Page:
AlabamasPublicRecords.com - State of Alabama's Court System
What you should know about Alabama's Court Systems:
Alabama’s court system is four-tiered. At the bottom is a trio of courts for district, municipal and probate cases.
The second level of the system is Circuit Court, the state’s court of general jurisdiction. Stepping up one rung brings a case to either the Court of Civil Appeals or Court of Criminal Appeals, depending upon its nature. And, the system is capped by the state Supreme Court.
As the state’s highest court, the Supreme Court has both judicial and administrative duties. Sometimes the court will sit “en banc,” that being all nine together, but occasionally the court will hear matters in a panel of five.
It has the authority to review decisions rendered by other courts in the state, and the authority to determine certain legal matters directly over which no other court has jurisdiction. The Alabama Supreme Court has exclusive jurisdiction over all appeals where the amount in controversy exceeds $50,000, and appeals from the Alabama Public Service Commission, as well.
The court has discretionary jurisdiction over most criminal appeals, but it is mandatory that the court review appeals in capital punishment cases.
The chief justice becomes the administrative head of the state judicial system. The Supreme Court makes rules governing the administration and procedure of all courts and the practice of law in Alabama.
Justices are elected by the voting public on a statewide ballot.
Court of Criminal Appeals
The Court of Criminal Appeals is composed of five judges who sit as a group, or “en banc,” to hear appeals of all felony and misdemeanor cases, including violations of city ordinances, and all post-conviction writs in criminal cases.
Those judges elect one of their number, presently Pamela Willis Baschab, to serve as the presiding judge.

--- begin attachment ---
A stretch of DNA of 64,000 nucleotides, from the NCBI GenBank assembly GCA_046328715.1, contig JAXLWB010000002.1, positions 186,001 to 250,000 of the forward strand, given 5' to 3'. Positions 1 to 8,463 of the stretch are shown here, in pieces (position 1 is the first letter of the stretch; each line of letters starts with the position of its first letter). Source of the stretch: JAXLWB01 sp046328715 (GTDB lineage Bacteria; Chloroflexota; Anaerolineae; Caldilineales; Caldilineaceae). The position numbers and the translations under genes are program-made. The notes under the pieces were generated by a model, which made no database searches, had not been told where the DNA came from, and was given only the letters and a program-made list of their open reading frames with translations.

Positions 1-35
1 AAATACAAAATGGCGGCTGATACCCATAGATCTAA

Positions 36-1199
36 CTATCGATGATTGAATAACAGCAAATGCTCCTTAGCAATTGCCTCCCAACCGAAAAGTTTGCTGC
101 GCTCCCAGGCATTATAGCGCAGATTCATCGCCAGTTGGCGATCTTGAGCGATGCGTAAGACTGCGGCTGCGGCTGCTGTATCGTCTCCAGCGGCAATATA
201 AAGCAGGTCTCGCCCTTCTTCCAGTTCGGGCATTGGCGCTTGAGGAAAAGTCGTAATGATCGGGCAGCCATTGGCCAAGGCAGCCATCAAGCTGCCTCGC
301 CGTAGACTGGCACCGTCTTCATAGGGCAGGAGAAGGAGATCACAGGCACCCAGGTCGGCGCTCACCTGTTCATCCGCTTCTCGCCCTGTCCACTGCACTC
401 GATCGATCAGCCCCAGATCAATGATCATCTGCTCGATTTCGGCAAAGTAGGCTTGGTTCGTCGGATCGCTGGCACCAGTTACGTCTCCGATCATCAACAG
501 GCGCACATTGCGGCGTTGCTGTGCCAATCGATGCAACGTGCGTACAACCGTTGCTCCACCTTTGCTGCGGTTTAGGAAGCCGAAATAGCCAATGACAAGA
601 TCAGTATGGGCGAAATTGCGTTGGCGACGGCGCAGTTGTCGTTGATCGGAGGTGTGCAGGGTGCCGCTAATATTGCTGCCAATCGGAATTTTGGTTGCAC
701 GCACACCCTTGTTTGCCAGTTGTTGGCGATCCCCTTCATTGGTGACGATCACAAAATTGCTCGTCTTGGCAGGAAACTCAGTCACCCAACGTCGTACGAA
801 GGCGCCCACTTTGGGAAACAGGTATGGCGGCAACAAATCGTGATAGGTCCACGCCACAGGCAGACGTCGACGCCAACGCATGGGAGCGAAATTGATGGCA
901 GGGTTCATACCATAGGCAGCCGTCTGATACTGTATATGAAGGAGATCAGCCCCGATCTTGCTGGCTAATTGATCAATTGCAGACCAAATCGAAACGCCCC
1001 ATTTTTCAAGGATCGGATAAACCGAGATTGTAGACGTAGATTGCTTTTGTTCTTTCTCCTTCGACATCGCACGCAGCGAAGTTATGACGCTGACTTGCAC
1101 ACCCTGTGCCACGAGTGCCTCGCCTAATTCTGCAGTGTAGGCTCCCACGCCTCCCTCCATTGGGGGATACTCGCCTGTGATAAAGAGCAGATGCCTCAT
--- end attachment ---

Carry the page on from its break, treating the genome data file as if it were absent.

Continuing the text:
The court has mandatory jurisdiction over all capital appeals, general criminal cases, and juvenile cases. It has original jurisdiction over some matters and interlocutory decision-making power, as well. The court does not, however, have discretionary jurisdiction over appeals. It must hear the case on appeal; it cannot deny the case as can the Supreme Court.
Court of Civil Appeals
The court’s most senior judge is its presiding judge. That distinction is presently bestowed upon William C. Thompson.
The civil appeals court holds jurisdiction in all civil appeals where the amount in controversy does not exceed $50,000. The Supreme Court may order transferred to the Court of Civil Appeals certain cases that are appealed to the Supreme Court.
The Court of Civil Appeals also holds jurisdiction over all appeals from administrative agencies in which a judgment was rendered in Circuit Court. The court also exercises jurisdiction over workmen’s compensation cases and family matters, including annulment, divorce, alimony, child support, adoption and child custody cases.
Alabama’s counties are split into 41 Circuit Court divisions with 142 judges.
The court has jurisdiction over felony, misdemeanor, and DWI/DUI cases, and juvenile matters. It has exclusive criminal appeals jurisdiction over rulings made in the lower courts. It hears domestic relations cases, as well. On the civil front, the court deals with tort disputes, contract disputes, real property rights issues of $3,000 or more and also fields civil appeals from lower courts.
At the Circuit Court level, jury trials are allowed. That is not the case for most Alabama courts.
The District Court system in Alabama is comprised of 67 districts employing 102 judges.
The court’s jurisdiction includes tort claims, contract disputes, real property rights cases valued between $3,000 and $10,000, cases of interstate support, felony and misdemeanor crimes, DWI and DUI, moving traffic violations and miscellaneous additional traffic offenses, juvenile cases and preliminary hearings in criminal matters.
The District Court system does not conduct any jury trials.
Alabama’s towns and cities maintain some 258 Municipal Court locations with about 174 judges.
Municipal Court jurisdictions in Alabama include misdemeanor crimes and DWI/DUI, moving traffic violations, parking violations and miscellaneous other traffic infractions. These courts have exclusive jurisdiction over the violation of city codes and ordinances in the communities in which they are located.
There are no jury trials in Municipal Court.
Alabama’s Probate Court system has 68 courtrooms and a like number of judges seated to hear cases involving an individual’s mental health, estates and real property rights. These courts also field cases involving adoptions.
There are no jury trials in Probate Court.
Traffic Service Center
Alabama’s court Web site maintains a Traffic Service Center that allows users to click a map and select the county in which their traffic case is being heard.
The state also allows traffic tickets to be paid online via AlaPay.com.
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